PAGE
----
Tuning the Turing Test

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Let’s begin with the world’s greatest sci-fi movie: 2001.  This is from Piers Bizony‘s book on the making of 2001 A Space OdysseyIt's Eye-Conic.  Sorry.

Marvin Minsky had no problem understanding that the emptiness of 2001’s dialogue was intentional:

” … And after the momentous statement that the monolith must have been deliberately buried, one of the astronauts says, “Well, how about a little coffee?”  Kubrick’s idea is that the universe is too majestic for short sighted people.”

Trying to understand an “intelligence” that is much greater than our own is going to be a tough job.  Drinking a cup of java while pondering that gulf might be appropriate.

Which brings us to Alan Turing, the godfather of the modern computer.  He suggested a simple test to determine “intelligence.”  He didn’t define the term either, by the way.  What he said was put a person in a room and let them interact with a human, or machine, in a limited way (like through text only) and let them ask questions.

Today, this remains the best test we have of machine intelligence.

Here’s the problem.  What kind of person are you going to put in that room.  For instance, if you put my mother in law, she’s likely to think that the navigator voice in the GPS is already intelligent.  You should see the conversations they have while we drive along.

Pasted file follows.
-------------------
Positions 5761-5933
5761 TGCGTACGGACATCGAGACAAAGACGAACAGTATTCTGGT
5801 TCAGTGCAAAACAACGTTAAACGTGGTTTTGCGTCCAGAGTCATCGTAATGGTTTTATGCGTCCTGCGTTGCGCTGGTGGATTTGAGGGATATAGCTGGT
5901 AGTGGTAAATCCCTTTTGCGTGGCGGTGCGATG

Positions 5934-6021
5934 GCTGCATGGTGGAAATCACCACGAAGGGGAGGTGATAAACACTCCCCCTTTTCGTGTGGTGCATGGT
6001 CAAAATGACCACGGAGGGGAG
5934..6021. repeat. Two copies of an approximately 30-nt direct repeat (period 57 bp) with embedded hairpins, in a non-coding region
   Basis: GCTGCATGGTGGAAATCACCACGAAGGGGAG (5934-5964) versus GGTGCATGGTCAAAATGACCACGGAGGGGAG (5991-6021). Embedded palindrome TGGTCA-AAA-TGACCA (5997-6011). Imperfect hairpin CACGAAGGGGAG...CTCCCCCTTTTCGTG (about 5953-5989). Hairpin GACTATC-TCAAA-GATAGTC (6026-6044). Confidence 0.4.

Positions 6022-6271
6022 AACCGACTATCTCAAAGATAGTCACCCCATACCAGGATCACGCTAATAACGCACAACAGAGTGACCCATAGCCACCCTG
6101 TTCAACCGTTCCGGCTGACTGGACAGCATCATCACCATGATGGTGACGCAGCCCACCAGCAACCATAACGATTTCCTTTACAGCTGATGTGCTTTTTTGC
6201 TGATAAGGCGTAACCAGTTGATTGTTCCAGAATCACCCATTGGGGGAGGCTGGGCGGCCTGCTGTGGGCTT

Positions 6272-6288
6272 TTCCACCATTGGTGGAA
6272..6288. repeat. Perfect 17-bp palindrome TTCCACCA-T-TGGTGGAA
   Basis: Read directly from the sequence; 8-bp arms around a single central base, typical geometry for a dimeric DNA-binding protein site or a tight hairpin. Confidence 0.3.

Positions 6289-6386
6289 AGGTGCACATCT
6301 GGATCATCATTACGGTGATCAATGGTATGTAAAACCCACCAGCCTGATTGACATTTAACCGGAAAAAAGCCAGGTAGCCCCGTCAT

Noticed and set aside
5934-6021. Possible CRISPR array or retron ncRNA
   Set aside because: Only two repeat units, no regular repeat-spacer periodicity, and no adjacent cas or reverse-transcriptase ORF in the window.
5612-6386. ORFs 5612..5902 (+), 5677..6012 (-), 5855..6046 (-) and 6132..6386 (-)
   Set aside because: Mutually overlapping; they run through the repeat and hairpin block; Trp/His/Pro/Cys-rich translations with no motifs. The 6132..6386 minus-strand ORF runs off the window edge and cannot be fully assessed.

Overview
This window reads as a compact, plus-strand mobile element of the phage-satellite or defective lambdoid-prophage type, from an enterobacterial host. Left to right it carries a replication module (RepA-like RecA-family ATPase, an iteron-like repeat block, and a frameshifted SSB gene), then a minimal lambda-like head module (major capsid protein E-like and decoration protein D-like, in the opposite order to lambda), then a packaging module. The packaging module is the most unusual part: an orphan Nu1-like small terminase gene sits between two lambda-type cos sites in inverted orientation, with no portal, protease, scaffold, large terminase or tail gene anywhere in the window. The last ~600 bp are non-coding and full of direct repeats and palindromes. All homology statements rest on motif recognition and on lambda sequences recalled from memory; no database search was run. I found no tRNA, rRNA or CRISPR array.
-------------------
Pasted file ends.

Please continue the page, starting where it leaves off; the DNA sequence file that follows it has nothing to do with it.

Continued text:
If you put some genius, like Doug Hofstadter or Doug Lenat in that room, chances are they can ask one question and game over.

So, next time you think of the Turing Test, also consider who you are going to put in that room.  If you’re scientifically oriented, then you want a “standard” human.  Good luck!

In the meantime, I’m going to get some coffee.

Space isn’t big enough for: 20%

There’s an ancient saying among managers: 80% of your problems will come from only 20% of the population.  It doesn’t matter if the population is springs that go boing, or people writing programs in your application department.

The further we look, the more galaxies we find.The latest FBI statistics I saw indicated that about 80% of the crimes were being committed by a regular 20% of the population.

In the movie Casablanca, the Chief of Police tells his captain to round up the usual suspects.  In truth, that’s not a bad strategy.  Those people might at least know something, even if not being guilty outright.

Here’s the deal.  Once you get enough people together, anywhere, there’s going to be a small number of “bad apples” who create a bunch of mischief for the “good apples.”

The key word here is — anywhere.

No matter what kind of great people we send to the moon, there will be a few who turn out to be troublemakers.  Why?  Because it’s human nature.

The problem is that the first moon colony isn’t going to have the resources to keep that person in line all the time.  There certainly won’t be someone free to watch them all the time, and if they do something naughty and have to be put away, where will that be?  There won’t be any room for a jail.

So what happens?

In short, there won’t be room for these people.  The early settlers are going to have to make some very tough choices.  Down here where the air is almost free and there’s room to spread out, the cost of taking care of a miscreant is relatively small.